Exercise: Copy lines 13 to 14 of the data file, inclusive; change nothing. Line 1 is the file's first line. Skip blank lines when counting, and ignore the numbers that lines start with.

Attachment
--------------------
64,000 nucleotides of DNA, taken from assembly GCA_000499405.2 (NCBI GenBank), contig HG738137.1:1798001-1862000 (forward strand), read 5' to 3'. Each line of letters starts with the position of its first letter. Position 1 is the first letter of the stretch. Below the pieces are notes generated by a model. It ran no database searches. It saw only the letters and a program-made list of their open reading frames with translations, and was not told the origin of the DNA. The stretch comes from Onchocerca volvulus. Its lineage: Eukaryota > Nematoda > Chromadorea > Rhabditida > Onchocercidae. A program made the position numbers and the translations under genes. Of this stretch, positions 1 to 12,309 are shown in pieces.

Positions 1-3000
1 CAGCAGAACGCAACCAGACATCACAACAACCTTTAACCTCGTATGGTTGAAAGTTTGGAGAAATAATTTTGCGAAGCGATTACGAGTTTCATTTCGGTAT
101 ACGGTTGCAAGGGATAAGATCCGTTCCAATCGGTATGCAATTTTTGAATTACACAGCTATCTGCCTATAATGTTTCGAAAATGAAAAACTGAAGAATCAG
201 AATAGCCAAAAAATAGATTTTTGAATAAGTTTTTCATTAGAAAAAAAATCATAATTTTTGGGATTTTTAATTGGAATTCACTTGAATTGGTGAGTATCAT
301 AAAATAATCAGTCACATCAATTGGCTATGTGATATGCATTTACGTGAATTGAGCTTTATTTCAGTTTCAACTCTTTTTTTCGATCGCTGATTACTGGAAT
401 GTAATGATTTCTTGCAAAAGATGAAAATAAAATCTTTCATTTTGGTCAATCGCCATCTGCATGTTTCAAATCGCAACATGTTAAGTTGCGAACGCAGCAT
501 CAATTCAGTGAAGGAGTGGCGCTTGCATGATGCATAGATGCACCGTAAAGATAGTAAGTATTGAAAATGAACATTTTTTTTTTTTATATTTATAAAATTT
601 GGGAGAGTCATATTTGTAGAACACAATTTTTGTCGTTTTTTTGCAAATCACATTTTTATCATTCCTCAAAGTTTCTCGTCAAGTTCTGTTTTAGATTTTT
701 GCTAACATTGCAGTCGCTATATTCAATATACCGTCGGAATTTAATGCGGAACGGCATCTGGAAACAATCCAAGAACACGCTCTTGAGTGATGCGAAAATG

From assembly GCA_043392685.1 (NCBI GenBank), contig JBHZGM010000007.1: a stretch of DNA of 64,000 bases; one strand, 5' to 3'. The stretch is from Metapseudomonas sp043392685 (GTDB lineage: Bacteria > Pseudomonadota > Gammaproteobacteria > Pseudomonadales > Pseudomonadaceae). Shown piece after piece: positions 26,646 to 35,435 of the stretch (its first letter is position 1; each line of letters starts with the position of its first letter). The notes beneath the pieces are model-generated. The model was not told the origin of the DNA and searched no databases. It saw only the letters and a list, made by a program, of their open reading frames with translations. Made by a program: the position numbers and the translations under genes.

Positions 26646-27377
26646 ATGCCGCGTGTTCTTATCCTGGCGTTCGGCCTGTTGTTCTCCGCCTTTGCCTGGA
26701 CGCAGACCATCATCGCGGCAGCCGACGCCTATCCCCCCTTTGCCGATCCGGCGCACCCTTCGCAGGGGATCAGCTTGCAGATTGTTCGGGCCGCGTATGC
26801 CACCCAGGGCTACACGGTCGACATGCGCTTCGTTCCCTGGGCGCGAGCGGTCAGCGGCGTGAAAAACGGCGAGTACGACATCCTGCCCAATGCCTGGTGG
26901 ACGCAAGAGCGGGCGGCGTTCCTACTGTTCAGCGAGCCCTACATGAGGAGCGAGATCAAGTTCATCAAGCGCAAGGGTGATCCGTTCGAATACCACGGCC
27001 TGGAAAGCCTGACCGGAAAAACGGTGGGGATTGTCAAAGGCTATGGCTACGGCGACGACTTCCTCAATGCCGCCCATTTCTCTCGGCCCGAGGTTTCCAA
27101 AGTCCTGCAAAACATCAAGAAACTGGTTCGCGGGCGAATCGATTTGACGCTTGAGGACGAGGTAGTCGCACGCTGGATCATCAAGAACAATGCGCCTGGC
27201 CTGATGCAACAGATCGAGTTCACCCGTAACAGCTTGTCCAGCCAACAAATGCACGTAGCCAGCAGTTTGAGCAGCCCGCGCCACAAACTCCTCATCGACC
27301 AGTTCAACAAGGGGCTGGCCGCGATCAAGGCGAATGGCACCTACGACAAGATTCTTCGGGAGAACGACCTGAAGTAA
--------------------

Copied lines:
26646 ATGCCGCGTGTTCTTATCCTGGCGTTCGGCCTGTTGTTCTCCGCCTTTGCCTGGA
26701 CGCAGACCATCATCGCGGCAGCCGACGCCTATCCCCCCTTTGCCGATCCGGCGCACCCTTCGCAGGGGATCAGCTTGCAGATTGTTCGGGCCGCGTATGC